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EXPLAINED: What cyclists and drivers in Austria need to know about new rules

Increasing the minimum distance between cars and bikes and reducing waiting times for pedestrian traffic lights are among the changes in Austria that are designed to make life easier for bikers and pedestrians.

Vienna bike austria cycling
The new rules will make life easier - and safer - for pedestrians and cyclists in Austria (Photo by Dimitry Anikin on Unsplash)

Austria is implementing its master plan for facing up to climate change and making its cities better to live in – and especially better for pedestrians and cyclists. The country has already an extensive network of public transport – though critics say there is much to be done, and it’s now updating its regulations to improve the lives of cyclists and pedestrians.

The changes to the highway and traffic code “take the rules for walking and cycling from the 1960s to the 21st century”, Climate Protection Minister Leonore Gewessler (Grüne) said during a press conference to announce the changes in April.

Several changes were made to the original amendments after negotiations with authorities in Austria’s states.

For example the proposed general opening of one-way streets for cyclists allowing them to ride in both directions was eventually scrapped, the mobility spokesman of the Greens, Lukas Hammer, told Der Standard.

What is changing that will benefit pedestrians? 

The government’s amendments will give higher priority to both pedestrians and cyclists, and pavements will have to be kept “free of vehicles and obstacles” with the new regulation.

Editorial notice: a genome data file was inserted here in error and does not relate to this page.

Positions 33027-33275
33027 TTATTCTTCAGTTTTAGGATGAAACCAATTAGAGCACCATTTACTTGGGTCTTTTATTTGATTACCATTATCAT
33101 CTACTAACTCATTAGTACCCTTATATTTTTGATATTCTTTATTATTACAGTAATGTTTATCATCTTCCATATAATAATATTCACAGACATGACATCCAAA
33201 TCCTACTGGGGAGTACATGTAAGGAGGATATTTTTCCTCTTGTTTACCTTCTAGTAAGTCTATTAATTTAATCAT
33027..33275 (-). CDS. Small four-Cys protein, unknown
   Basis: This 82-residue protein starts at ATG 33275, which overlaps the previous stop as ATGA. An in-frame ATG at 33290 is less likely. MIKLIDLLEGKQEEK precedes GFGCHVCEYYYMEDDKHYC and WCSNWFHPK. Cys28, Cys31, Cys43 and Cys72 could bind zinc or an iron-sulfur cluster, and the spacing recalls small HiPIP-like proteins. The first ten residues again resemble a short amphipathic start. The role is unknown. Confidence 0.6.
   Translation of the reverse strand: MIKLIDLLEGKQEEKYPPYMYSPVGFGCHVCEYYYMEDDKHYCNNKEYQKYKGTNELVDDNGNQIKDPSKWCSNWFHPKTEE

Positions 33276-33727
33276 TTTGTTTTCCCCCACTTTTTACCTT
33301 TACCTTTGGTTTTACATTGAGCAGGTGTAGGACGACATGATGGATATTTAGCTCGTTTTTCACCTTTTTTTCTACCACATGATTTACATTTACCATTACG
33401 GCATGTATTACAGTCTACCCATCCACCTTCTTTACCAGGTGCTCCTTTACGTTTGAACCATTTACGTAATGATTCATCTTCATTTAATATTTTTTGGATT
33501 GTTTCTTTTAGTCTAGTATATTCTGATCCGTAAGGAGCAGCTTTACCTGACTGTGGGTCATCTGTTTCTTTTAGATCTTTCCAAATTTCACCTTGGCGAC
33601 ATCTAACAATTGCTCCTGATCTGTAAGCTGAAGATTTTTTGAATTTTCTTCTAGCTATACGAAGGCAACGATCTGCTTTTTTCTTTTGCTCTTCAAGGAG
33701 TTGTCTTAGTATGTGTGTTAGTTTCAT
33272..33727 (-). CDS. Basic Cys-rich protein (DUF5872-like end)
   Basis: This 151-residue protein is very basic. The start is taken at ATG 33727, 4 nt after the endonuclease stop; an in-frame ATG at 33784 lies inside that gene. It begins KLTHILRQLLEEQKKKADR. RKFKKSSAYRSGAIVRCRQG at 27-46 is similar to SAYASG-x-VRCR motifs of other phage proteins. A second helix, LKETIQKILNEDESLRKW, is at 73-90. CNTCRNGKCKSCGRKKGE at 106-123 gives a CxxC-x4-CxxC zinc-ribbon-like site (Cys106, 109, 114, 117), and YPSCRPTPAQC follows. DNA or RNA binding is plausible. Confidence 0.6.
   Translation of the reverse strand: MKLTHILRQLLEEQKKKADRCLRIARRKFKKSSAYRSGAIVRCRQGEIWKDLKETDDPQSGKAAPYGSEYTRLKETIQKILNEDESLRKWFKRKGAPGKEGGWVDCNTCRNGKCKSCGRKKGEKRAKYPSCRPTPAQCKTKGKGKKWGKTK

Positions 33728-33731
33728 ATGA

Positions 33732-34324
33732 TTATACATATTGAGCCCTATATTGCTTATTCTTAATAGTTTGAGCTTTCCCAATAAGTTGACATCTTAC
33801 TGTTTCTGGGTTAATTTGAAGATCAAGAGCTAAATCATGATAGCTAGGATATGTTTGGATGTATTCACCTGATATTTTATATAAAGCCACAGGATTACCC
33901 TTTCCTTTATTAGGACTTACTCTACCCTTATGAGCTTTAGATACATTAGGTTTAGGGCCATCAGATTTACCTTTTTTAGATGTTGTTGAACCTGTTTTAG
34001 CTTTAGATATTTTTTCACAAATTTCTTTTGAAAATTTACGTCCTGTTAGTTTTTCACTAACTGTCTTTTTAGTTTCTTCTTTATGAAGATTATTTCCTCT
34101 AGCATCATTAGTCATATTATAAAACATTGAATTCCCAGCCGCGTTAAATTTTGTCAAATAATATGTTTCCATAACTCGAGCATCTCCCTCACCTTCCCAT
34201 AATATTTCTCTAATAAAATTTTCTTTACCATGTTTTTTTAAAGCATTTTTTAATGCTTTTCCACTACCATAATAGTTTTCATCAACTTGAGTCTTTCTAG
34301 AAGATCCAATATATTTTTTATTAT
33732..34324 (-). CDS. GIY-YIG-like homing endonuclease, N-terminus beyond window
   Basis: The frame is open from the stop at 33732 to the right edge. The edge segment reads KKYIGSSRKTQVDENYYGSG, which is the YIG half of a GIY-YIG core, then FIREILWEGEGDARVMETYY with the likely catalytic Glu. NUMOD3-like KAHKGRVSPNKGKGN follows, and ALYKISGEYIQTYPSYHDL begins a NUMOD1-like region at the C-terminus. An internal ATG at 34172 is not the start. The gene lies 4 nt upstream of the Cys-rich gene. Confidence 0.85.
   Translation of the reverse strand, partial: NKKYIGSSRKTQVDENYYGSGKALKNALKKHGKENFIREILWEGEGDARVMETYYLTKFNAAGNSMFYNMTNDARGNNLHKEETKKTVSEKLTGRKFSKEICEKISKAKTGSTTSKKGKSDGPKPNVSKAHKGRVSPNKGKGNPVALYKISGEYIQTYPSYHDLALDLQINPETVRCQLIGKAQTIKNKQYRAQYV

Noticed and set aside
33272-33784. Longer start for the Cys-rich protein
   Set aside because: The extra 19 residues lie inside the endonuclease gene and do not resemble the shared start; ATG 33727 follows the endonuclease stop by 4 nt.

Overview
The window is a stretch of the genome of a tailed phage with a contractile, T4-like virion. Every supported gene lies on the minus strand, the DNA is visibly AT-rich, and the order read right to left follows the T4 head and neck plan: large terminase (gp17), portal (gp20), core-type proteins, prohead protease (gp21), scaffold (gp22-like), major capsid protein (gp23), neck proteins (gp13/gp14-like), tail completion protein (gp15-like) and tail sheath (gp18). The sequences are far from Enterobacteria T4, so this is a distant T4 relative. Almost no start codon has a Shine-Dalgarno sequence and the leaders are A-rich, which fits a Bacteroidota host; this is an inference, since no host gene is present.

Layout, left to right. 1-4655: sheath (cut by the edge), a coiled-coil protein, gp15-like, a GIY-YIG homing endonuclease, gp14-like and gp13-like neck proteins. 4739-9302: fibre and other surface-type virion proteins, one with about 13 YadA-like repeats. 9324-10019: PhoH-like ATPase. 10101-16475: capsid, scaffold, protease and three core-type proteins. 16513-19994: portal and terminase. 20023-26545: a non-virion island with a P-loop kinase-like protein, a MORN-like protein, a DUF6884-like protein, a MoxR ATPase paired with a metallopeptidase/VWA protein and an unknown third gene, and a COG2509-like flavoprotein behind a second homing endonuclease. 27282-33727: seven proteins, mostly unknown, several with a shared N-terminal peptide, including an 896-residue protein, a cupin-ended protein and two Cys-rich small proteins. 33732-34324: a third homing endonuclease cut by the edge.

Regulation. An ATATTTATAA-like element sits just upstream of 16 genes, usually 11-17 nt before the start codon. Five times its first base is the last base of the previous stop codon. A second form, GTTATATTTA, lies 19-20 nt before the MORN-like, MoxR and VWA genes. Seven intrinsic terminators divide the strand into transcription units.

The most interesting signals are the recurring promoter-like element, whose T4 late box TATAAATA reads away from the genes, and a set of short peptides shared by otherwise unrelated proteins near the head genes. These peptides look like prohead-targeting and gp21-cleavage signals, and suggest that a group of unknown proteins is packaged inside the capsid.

At least one and a half metres of space needs to be reserved for people who are walking.

READ ALSO: What you need to know about cycling in Austria

Perhaps most noticeably, the government announced traffic lights will change to allow a shorter waiting time and longer duration of the green lights so pedestrians can cross the streets after a “without haste”. 

Drivers will also need to give priority to pedestrians crossing the street after getting on or off public transport, a move which is also aimed at beneffiting those who use the public transport system across Austria. 

READ ALSO: How Vienna plans to expand its tram and park & ride systems for commuters

What will be the changes regarding cyclists?

The main changes for cyclists will aim to give them more space among traffic. When overtaking a cyclist, the minimum distance cars should give will increase to up to two metres depending on the location.

Turning right at a red light will be allowed for cyclists “if it does not endanger road safety”, according to the government. For this, a new traffic sign will be introduced in Austria: the green arrow, which will show where the turn is possible.

In addition, cyclists will be allowed to ride side-by-side when one of them is under the age of 12 or at a speed of 30 km/h with another adult.

A woman rides her bicycle through Stadtpark (City park) in Vienna, Austria on October 16, 2019. (Photo by JOE KLAMAR / AFP)

Cycling is booming in Austria